This article is adapted from one that appeared in the San Jose Mercury News
Your home is getting smarter and more connected, which is mostly a good thing. But, as we start to connect our homes to the “Internet of Things,” we need to be aware of the privacy. security and safety implications.
Although technically the term “home automation” could apply to any labor-saving device, including dishwashers and washing machines, in today’s world it means remote control and monitoring of home appliances, lights, doors, security and entertainment systems.
A key to all of this is the proliferation of low-cost sensors that can detect everything from movement, temperature or moisture on an object and biological changes if they’re focused on people, plants or animals. In her opening remarks at a November, 2013 Internet of Things workshop, FTC chair Edith Ramirez estimated that “there are already 3.5 billion such sensors and some experts expect the number to increase to trillions within the next decade.”
For example, SmartThings sells a $99 hub that connects devices to the Internet so that they can be controlled from your smartphone via a cloud-based service. They also sell a $49 Multi Sensor that can detect the temperature and when “things” (such as doors, drawers or even objects) are opened, closed, moved or change angles. You could place the sensor near your front door to know if it’s been opened, which not only helps detect an intruder, but also can let a working parent know that their kid is home from school. The software can even be used to send you an alert if the child hasn’t come home by a certain time. You could also use it to monitor if windows have been opened or if someone left the garage door open.
The company’s website has an amusing video showing how a customer uses his voice to turn on the coffee pot. You can also program the doors to lock as soon as you leave the house or turn on the air conditioner from work so the house is cool when you get home.
There is almost no end to what you can automate using technologies not just from SmartThings, but also from Belkin, Wink (sold at Home Depot) and other companies. Nest, which was purchased by Google this year for $3.2 billion, currently, makes a “smart” thermostat and smoke and carbon dioxide detector that you can control with your voice or your smartphone. The company hasn’t announced other products but, based on Nest CEO Tony Fadell’s presentation at the Re/code conference last month, it’s pretty clear that they have ambitious plans.
Apple, too, is jumping into home automation. Its iPhone, iPad and even its iPod touch media player have long been used as controllers for other companies’ home automation products. Just about every company in this space has an iOS app along with an Android app to control its products. But at its Worldwide Developers Conference conference last month, Apple announced Home Kit, which is a set of tools to help developers create home automation apps for Apple devices. The technology allows for developers to create apps that share customer data with apps from other developers, assuming it’s OK with the customer.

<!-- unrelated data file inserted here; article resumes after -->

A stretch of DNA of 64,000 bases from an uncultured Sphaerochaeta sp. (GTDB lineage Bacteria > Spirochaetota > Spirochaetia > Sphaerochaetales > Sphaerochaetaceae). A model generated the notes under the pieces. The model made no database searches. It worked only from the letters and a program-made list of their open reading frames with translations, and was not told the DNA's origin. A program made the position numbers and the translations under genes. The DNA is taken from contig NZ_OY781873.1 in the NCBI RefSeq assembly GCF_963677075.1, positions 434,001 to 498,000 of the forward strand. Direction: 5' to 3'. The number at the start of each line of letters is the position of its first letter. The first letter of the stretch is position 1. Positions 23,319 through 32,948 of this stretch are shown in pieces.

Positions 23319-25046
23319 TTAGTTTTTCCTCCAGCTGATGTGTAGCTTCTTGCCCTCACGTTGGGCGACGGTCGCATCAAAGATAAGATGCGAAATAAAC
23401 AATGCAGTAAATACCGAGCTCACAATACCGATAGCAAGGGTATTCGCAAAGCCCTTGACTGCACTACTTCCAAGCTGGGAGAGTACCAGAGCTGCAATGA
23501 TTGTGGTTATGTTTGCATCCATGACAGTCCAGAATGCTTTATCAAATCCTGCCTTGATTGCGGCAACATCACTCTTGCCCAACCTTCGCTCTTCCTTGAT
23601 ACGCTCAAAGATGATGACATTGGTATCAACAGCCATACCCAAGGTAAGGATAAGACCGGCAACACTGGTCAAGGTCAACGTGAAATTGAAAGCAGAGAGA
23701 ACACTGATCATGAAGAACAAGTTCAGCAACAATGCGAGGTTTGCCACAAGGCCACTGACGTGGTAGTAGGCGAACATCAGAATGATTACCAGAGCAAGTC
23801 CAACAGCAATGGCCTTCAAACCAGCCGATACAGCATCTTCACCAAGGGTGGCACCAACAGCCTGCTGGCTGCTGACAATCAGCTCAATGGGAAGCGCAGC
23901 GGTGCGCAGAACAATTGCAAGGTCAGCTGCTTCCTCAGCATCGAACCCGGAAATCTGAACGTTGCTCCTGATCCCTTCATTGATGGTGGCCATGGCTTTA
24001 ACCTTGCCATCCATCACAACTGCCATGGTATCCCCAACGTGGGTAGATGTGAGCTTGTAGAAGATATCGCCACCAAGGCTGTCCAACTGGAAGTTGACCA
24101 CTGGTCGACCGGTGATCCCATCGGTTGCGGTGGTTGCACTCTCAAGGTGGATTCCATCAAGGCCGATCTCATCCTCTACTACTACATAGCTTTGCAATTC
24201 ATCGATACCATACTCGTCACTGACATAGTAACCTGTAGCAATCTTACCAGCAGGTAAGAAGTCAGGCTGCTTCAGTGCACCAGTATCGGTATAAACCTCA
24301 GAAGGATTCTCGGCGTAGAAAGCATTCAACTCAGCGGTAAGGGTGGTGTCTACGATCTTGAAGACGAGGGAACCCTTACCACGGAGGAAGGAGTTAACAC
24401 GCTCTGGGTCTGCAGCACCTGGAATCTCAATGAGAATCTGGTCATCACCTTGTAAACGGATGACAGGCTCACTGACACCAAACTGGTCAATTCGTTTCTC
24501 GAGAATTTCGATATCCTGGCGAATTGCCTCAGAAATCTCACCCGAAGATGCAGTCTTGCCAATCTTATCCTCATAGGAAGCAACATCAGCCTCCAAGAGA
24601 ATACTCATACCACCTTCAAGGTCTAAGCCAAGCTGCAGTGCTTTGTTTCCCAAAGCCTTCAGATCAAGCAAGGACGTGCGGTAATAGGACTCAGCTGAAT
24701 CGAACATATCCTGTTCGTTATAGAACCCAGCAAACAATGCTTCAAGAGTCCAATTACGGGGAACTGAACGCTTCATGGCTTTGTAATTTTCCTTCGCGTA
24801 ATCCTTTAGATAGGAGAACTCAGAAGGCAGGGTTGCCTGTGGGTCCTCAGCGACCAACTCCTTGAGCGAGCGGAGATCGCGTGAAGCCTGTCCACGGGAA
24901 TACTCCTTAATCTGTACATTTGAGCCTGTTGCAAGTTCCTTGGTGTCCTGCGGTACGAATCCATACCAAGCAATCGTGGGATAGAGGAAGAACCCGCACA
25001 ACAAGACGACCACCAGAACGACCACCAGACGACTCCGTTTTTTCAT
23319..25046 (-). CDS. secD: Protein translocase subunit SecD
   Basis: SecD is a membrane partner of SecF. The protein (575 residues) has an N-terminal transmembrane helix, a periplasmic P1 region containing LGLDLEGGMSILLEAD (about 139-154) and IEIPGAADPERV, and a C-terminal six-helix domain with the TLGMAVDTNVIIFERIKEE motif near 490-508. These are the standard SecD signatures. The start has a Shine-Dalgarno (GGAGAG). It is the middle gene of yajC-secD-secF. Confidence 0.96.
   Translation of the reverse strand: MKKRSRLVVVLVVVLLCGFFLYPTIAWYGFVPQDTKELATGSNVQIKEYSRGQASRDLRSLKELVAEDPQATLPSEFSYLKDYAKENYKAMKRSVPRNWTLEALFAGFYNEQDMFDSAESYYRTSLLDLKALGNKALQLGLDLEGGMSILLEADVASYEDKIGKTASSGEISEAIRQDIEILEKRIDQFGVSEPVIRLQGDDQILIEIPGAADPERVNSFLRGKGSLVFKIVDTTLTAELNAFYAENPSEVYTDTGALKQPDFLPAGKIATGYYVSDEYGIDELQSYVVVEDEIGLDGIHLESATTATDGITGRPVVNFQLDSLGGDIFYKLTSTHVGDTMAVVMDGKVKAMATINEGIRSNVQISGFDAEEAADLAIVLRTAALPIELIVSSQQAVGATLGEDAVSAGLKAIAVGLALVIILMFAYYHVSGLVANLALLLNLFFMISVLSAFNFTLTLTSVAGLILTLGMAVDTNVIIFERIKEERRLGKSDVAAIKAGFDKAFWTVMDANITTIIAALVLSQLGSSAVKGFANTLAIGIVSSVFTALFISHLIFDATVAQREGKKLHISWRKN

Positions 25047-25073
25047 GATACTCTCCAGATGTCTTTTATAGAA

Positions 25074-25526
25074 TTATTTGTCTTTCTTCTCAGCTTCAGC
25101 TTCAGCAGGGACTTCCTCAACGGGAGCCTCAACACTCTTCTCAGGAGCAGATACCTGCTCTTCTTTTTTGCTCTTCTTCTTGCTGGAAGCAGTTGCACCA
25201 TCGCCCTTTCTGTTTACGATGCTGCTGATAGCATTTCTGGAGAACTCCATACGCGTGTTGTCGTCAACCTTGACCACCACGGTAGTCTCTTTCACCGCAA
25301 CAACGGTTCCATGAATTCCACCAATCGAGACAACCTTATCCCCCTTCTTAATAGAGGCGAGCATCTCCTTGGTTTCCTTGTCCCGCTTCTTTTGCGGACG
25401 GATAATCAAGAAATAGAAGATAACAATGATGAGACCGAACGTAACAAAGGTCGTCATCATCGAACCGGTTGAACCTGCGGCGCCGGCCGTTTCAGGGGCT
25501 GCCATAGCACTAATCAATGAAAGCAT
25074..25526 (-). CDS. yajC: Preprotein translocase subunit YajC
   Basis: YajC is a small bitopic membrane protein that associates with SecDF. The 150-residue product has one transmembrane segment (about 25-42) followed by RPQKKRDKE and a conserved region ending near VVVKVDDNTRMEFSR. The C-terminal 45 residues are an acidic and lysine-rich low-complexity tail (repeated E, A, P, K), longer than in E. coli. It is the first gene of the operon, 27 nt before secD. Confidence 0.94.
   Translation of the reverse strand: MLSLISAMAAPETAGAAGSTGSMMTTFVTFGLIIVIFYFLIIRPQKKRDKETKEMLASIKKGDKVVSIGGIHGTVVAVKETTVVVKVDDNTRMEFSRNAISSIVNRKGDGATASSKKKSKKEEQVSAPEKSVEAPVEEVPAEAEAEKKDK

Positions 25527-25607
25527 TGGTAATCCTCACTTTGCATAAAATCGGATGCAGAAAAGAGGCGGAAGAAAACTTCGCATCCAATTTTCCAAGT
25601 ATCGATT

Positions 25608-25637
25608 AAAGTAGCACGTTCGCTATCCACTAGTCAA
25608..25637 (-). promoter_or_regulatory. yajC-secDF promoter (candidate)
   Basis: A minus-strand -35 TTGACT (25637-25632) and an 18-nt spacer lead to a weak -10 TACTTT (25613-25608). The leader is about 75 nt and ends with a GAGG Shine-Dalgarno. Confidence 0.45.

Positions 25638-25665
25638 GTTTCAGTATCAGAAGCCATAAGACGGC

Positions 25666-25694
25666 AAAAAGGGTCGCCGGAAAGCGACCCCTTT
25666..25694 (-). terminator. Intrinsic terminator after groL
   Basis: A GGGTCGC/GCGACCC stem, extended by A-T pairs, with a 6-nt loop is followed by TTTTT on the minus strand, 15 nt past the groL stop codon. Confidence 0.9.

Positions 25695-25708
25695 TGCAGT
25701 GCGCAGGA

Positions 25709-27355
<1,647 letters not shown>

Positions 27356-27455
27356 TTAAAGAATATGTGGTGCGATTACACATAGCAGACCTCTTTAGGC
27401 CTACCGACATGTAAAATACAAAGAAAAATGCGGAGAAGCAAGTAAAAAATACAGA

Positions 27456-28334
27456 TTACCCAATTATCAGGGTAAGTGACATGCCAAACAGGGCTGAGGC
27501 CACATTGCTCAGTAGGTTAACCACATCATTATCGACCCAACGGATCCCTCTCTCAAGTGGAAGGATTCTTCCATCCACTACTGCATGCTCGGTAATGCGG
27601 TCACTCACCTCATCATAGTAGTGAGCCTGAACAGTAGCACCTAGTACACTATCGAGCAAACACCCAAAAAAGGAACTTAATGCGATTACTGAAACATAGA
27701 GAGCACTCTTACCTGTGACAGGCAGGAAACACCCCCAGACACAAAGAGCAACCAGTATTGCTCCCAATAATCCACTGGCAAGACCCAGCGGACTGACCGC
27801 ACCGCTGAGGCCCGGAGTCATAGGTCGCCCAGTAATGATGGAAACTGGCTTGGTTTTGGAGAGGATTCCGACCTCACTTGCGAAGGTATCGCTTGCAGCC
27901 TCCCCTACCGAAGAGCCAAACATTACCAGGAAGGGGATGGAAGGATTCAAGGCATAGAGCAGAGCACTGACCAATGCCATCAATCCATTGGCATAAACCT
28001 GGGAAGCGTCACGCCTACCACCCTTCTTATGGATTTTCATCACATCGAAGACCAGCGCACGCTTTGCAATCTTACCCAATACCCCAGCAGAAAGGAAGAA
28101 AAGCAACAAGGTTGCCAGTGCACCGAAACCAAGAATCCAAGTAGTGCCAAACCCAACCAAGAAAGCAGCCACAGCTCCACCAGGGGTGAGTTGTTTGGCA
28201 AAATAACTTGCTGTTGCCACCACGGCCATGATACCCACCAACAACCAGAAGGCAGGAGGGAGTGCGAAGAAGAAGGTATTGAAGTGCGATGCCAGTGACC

That means any Home Kit app can interact with any other compatible Home Kit device in your home. So your coffee pot and your dishwasher could carry on a conversation, even if they are controlled by devices from different companies. That begs the question of what they would talk about (Maybe the coffee maker would tell the dishwasher that it’s time to wash your coffee cup).
Privacy and security issues
Still, whether the technology is from Google or any other company, connecting our homes to the so-called “Internet of things” does raise some interesting privacy and security issues.
If you install a system like this, be aware of the risk — however small — of unauthorized access. If you can see when your kids get home from school, so could a hacker who got hold of your password or figured out how to bypass the system’s security. Make sure you are dealing with a reliable company with good security practices. There is no such thing as “perfect” security, but it’s worth inquiring about how the company secures its products but at the device level in your home, at the network level between your home and its servers and in “the cloud” where it stores data about your home.
In a commentary on Information Week’s government website, industry leaders Steven Kester of Advanced Micro Device’s and Stephen Pattison from ARM. argued that “data, and privacy is a shared responsibility” and that industry collaboration — not competition — will accelerate broader ecosystem support by aligning current computing-industry standards with the world’s most widely adopted security ecosystem.”
I am excited about the developments in home automation and look forward to installing some relatively simple but useful things, like a garage door monitor and electronic house locks that let you lock and unlock the door from a phone or program a code to let workers into the house during a specific period of time.
But there are still some tasks that will require old-fashioned manual labor for the foreseeable future. We have machines to wash and dry our dishes and clothes but, until robots get a lot better, it still takes a human to clear the table, put away the dishes and fold clean laundry. And, just as with technology, human too are subject to security flaws as my wife reminded me one day when I forgot to lock our front door.